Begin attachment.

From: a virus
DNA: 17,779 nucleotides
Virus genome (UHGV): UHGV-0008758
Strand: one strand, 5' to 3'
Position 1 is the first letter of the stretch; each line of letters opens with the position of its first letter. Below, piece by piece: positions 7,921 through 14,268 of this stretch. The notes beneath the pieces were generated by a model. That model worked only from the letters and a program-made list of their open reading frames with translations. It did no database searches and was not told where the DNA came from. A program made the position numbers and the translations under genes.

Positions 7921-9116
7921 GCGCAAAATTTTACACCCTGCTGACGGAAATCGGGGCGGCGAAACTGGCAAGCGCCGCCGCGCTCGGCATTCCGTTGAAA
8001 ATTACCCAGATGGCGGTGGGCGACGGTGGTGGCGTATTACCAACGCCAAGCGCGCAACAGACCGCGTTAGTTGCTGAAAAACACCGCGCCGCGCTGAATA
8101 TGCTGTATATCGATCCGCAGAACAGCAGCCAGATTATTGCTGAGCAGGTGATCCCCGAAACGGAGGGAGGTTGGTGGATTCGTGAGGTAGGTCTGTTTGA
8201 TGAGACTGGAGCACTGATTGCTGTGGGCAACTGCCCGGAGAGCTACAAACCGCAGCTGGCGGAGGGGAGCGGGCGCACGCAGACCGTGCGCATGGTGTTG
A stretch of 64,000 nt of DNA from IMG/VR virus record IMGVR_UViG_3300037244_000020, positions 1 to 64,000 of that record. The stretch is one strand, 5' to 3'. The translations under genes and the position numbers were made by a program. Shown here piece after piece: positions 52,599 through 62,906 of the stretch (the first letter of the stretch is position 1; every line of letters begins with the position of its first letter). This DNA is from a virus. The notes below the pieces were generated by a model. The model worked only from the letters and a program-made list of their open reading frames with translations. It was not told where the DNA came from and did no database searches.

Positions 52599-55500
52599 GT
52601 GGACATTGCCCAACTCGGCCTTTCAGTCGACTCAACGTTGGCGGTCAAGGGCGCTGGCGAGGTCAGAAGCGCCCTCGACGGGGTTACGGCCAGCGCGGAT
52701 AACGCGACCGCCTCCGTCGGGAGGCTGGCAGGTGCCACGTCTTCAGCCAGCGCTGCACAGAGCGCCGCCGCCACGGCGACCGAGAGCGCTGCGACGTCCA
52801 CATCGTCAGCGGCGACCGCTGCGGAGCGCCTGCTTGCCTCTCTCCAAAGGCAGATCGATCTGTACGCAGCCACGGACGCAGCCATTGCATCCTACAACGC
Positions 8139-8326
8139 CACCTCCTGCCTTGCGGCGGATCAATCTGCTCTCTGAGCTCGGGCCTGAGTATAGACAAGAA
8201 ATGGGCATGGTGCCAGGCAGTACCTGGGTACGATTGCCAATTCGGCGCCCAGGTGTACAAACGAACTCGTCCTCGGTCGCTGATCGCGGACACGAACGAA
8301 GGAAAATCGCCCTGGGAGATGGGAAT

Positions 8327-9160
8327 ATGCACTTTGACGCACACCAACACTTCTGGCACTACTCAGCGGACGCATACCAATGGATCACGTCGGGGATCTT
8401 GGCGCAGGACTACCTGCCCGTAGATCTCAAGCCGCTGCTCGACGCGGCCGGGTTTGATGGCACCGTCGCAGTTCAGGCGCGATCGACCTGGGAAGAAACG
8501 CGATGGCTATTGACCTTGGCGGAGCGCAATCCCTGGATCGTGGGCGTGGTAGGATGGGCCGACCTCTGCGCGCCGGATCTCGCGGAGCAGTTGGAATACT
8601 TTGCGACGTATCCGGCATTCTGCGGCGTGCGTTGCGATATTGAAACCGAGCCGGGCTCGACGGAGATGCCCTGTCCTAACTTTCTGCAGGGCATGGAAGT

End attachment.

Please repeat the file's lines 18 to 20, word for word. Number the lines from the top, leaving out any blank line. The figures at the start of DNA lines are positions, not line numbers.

8139 CACCTCCTGCCTTGCGGCGGATCAATCTGCTCTCTGAGCTCGGGCCTGAGTATAGACAAGAA
8201 ATGGGCATGGTGCCAGGCAGTACCTGGGTACGATTGCCAATTCGGCGCCCAGGTGTACAAACGAACTCGTCCTCGGTCGCTGATCGCGGACACGAACGAA
8301 GGAAAATCGCCCTGGGAGATGGGAAT